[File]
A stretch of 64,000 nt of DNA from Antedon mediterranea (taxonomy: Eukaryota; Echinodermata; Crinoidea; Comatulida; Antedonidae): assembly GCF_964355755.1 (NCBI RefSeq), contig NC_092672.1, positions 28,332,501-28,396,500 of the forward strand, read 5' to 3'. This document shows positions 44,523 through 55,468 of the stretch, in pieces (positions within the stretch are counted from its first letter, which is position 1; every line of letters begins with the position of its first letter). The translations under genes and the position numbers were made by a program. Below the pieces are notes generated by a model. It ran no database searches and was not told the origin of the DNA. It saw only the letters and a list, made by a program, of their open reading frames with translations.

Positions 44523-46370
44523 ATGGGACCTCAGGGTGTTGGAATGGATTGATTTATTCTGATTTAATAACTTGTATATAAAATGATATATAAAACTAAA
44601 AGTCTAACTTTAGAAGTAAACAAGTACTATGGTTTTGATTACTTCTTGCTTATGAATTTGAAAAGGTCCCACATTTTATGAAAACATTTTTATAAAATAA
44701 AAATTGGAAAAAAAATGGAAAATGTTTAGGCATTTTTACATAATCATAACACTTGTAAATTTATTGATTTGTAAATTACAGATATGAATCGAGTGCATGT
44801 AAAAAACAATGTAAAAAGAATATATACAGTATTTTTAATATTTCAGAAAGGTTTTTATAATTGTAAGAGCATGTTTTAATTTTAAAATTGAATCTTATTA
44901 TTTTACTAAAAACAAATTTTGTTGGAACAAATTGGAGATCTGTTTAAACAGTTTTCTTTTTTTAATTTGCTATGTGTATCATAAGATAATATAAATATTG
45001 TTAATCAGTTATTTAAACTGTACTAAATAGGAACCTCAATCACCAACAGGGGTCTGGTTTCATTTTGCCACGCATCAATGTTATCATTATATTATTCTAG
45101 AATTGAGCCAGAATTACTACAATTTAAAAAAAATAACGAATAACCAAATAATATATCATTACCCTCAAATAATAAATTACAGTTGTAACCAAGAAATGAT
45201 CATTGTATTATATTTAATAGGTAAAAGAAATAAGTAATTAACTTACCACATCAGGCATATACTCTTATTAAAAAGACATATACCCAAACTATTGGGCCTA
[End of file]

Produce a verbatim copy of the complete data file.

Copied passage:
A stretch of 64,000 nt of DNA from Antedon mediterranea (taxonomy: Eukaryota; Echinodermata; Crinoidea; Comatulida; Antedonidae): assembly GCF_964355755.1 (NCBI RefSeq), contig NC_092672.1, positions 28,332,501-28,396,500 of the forward strand, read 5' to 3'. This document shows positions 44,523 through 55,468 of the stretch, in pieces (positions within the stretch are counted from its first letter, which is position 1; every line of letters begins with the position of its first letter). The translations under genes and the position numbers were made by a program. Below the pieces are notes generated by a model. It ran no database searches and was not told the origin of the DNA. It saw only the letters and a list, made by a program, of their open reading frames with translations.

Positions 44523-46370
44523 ATGGGACCTCAGGGTGTTGGAATGGATTGATTTATTCTGATTTAATAACTTGTATATAAAATGATATATAAAACTAAA
44601 AGTCTAACTTTAGAAGTAAACAAGTACTATGGTTTTGATTACTTCTTGCTTATGAATTTGAAAAGGTCCCACATTTTATGAAAACATTTTTATAAAATAA
44701 AAATTGGAAAAAAAATGGAAAATGTTTAGGCATTTTTACATAATCATAACACTTGTAAATTTATTGATTTGTAAATTACAGATATGAATCGAGTGCATGT
44801 AAAAAACAATGTAAAAAGAATATATACAGTATTTTTAATATTTCAGAAAGGTTTTTATAATTGTAAGAGCATGTTTTAATTTTAAAATTGAATCTTATTA
44901 TTTTACTAAAAACAAATTTTGTTGGAACAAATTGGAGATCTGTTTAAACAGTTTTCTTTTTTTAATTTGCTATGTGTATCATAAGATAATATAAATATTG
45001 TTAATCAGTTATTTAAACTGTACTAAATAGGAACCTCAATCACCAACAGGGGTCTGGTTTCATTTTGCCACGCATCAATGTTATCATTATATTATTCTAG
45101 AATTGAGCCAGAATTACTACAATTTAAAAAAAATAACGAATAACCAAATAATATATCATTACCCTCAAATAATAAATTACAGTTGTAACCAAGAAATGAT
45201 CATTGTATTATATTTAATAGGTAAAAGAAATAAGTAATTAACTTACCACATCAGGCATATACTCTTATTAAAAAGACATATACCCAAACTATTGGGCCTA